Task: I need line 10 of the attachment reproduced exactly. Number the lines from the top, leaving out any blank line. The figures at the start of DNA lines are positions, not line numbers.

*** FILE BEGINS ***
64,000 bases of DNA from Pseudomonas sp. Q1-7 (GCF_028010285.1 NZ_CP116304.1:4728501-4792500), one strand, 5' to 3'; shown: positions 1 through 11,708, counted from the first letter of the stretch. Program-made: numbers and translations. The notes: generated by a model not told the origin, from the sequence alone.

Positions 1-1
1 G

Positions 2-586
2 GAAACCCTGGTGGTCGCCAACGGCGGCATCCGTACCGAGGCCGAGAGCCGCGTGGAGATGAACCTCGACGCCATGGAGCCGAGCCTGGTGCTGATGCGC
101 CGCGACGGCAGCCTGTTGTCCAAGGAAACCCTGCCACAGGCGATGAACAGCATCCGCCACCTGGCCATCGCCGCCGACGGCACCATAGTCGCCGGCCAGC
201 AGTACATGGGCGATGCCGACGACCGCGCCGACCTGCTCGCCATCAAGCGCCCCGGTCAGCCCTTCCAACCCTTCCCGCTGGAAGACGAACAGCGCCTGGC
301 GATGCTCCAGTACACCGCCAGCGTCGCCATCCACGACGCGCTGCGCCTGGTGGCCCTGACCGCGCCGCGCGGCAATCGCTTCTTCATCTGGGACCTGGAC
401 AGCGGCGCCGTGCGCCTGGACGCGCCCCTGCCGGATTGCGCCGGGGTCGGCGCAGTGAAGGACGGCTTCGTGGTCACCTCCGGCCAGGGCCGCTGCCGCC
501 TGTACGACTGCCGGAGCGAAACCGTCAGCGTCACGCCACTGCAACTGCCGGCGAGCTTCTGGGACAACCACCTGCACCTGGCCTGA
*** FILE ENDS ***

501 TGTACGACTGCCGGAGCGAAACCGTCAGCGTCACGCCACTGCAACTGCCGGCGAGCTTCTGGGACAACCACCTGCACCTGGCCTGA